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25th August 2010

A Walk over the Bridge and a Cruise Under It and Around Alcatraz

    I received an early text from Alex, the Australian lad; he had made me a reasonable offer. I met him half way on the amount, to which he agreed. He and his mate were over in Berkeley at the time, and would be heading over to San Francisco later in the morning, so we agreed to reestablish contact later.
    On that good news, I woke Dan up and suggested we drive to the overlook at the Marin side of the Golden Gate Bridge in order to walk across the bridge and back. Dan was ready in double quick time, and off we went.
    It was a clear, sunny day again, with a stiff, cool breeze. Walking across the bridge was one of Dan's "must dos"; he had done the Brooklyn Bridge in New York, so he just had to walk this one too. I was looking forward to the hike too.
The Golden Gate Bridge from Fort Point Side
    The constant noise of the traffic across the bridge made it almost impossible to have a conversation. The number of speeding cyclists on the walkway was a major hazard. Normally cyclists would use the west walkway, and pedestrians the east. However, today the west walkway was closed for maintenance purposes, so the east side had to serve for all - mayhem.
    We watched an oil-tanker glide below us, with a tug and coastguard vessel escorting it. Then, for our further entertainment, a helicopter skimmed across the water, shot under the bridge, and almost seemed to loop-the-loop as it flipped over and returned over the bridge. That was impressive to watch, and would have been even more impressive as a passenger.
    We could tell from the raging waters below that a very strong current was flowing. Rocks far below the surface were creating turbulence and whirlpools on the surface.
    The engineering behind the structure was astounding, and the scale of it rendered it a marvel. The bridge was named after the part of San Francisco called the "Golden Gate" by John Fremont in 1884. It created a lot of controversy when it was initially suggested. Some agreed it could not be built, the navy said that should it collapse for any reason, the bay would be blocked.
    Designed by Joseph Strauss, it took just over four years to build, and was opened in 1937. It was the world's third largest single span bridge, stretching 1.7 miles. The two 7,650' composite cables that provided the suspension were more than three feet in diameter.
    We enjoyed our walk across the bridge and back, and then headed back to our hotel, where I now established contact with Alex. We agreed to meet up on the other side of town, and off I went.
    Once I had Alex and his mate in the van, we headed off to find a notary. I had already handwritten a Bill of Sale. Alex and I both had to sign it in front of the notary, who in turn put his stamp and signature on the document, for the princely sum of $20. I then completed the transfer details on the Title document, which I exchanged with Alex for the monies agreed. For good measure, I gave him a photocopy of the Bill of Sale too. The deal had been completed. I reminded him that he had to register the vehicle in his name within the next 15 days.
    I drove us all back to my hotel, where I gave the lads all the keys, shook hands, and wished them safe journey. Then they disappeared into the busy traffic. I was not normally attached to cars, but I was saddened to see my home for three months disappear off. Any down side was offset by my joy in being rid of the legal responsibility for the vehicle. I immediately got onto the registration authority's website, and completed the electronic form to advise them of the transfer of ownership, and thus remove myself from the loop.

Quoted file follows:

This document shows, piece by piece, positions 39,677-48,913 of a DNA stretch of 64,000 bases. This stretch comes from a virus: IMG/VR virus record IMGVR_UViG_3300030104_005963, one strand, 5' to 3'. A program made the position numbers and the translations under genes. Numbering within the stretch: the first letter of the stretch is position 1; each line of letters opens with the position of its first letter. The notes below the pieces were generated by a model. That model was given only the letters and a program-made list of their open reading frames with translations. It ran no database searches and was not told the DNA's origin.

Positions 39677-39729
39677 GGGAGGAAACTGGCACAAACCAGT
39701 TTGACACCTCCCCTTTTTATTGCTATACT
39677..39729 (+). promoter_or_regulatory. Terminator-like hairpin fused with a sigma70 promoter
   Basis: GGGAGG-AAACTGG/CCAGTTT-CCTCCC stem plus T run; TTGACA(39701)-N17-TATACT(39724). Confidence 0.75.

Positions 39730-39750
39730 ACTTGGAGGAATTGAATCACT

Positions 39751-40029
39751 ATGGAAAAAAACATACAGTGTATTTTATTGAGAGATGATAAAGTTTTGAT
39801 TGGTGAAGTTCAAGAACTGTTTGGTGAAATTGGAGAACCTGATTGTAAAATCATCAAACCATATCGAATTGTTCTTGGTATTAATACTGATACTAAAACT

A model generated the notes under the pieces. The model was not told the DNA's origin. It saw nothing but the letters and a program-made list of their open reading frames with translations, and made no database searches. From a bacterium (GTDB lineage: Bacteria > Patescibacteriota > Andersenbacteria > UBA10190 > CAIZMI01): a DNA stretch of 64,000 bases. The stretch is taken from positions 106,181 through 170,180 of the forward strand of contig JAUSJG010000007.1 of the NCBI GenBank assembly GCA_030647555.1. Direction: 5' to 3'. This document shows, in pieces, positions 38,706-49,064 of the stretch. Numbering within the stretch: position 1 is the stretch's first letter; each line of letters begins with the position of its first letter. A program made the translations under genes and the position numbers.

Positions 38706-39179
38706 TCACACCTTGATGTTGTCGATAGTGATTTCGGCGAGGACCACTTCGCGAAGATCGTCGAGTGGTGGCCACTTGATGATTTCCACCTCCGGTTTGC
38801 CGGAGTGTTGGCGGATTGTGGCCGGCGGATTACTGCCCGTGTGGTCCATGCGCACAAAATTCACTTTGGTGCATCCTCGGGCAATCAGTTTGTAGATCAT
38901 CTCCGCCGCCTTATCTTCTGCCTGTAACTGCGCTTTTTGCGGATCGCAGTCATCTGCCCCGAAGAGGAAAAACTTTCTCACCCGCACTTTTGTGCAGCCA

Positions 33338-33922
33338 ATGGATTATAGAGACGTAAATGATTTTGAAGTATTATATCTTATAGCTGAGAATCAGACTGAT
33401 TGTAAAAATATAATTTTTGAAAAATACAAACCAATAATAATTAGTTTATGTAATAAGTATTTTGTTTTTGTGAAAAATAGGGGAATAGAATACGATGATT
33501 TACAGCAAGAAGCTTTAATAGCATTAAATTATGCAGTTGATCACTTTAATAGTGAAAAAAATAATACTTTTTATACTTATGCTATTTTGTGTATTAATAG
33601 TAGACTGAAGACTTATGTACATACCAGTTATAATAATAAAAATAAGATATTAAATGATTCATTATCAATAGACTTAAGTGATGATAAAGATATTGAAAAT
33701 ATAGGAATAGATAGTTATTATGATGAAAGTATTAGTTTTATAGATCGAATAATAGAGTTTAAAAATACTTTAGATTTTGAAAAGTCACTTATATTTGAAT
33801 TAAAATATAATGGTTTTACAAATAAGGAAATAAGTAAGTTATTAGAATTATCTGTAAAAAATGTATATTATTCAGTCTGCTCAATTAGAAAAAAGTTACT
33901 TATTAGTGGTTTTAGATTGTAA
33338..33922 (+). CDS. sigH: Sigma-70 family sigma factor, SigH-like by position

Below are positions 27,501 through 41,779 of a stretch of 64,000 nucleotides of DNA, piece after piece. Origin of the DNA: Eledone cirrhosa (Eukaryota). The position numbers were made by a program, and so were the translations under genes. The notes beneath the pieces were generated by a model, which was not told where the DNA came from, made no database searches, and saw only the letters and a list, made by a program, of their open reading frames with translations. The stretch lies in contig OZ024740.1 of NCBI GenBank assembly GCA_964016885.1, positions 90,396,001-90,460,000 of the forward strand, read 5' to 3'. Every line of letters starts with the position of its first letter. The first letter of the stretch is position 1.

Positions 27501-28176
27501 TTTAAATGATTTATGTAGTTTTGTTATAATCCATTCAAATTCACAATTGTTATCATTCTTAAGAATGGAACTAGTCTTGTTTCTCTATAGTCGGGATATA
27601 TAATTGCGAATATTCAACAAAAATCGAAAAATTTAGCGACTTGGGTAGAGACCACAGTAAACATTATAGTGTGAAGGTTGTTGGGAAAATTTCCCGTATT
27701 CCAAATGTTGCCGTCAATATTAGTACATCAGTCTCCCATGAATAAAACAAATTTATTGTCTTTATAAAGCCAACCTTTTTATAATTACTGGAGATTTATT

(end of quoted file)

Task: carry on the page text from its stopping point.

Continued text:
Back View of Alcatraz
    Now Dan and I could freely enjoy the rest of our time together without being hampered by enquiries about the van. We headed to the wharves to see if we could get a tour around Alcatraz. The earliest one available was Sunday; a disappointment for Dan. So, we took a cruise that circled Alcatraz, and also went under the Golden Gate Bridge and back.
    When our boat cast off, the wind had freshened considerably creating choppy seas, and the temperature had dropped too. Fog was rolling in, a marked contrast to the bright morning.
    Alcatraz meant "pelican" in Spanish, and referred to the sea birds that inhabited the island. The army established a fort there in 1859 to guard the bay. In 1907 it became a military prison. From 1934 to 1963 it served as a maximum security federal penitentiary. Dubbed "The Rock" by prisoners, it housed an average of 264 of the country's most infamous criminals, such as Al Capone and Machine Gun Kelly.
    We circled the grim looking island, getting a running commentary, before heading off to pass under the bridge. Scores of cormorants wheeled above the water, and windsurfers zipped across the waves at alarming speed, often taking off. Passing under the bridge was nowhere near as satisfying as walking over it. The cold wind and fog had by now driven a lot of folk below decks.
Passing under the Golden Gate Bridge
    As our vessel headed back to the dockside, a pod of dolphins accompanied us for part of the way. Soon we could hear the seals which based themselves around pontoons floating by Pier 39. Our one hour cruise was at an end.
    I took Dan over to Pier 39, where he did most of his present shopping. Once that was completed, we dumped our stuff back at the hotel and walked across to Chinatown, where we enjoyed a lovely meal in a restaurant six stories up, which afforded an excellent view over the city at night. As well as a bottle of wine, we also indulged in a cocktail each to celebrate the sale of the van.
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Uploaded from Francisco Bay Inn, 1501 Lombard Street, San Francisco CA on 30/08/10 at 11:15

Last updated 30.8.2010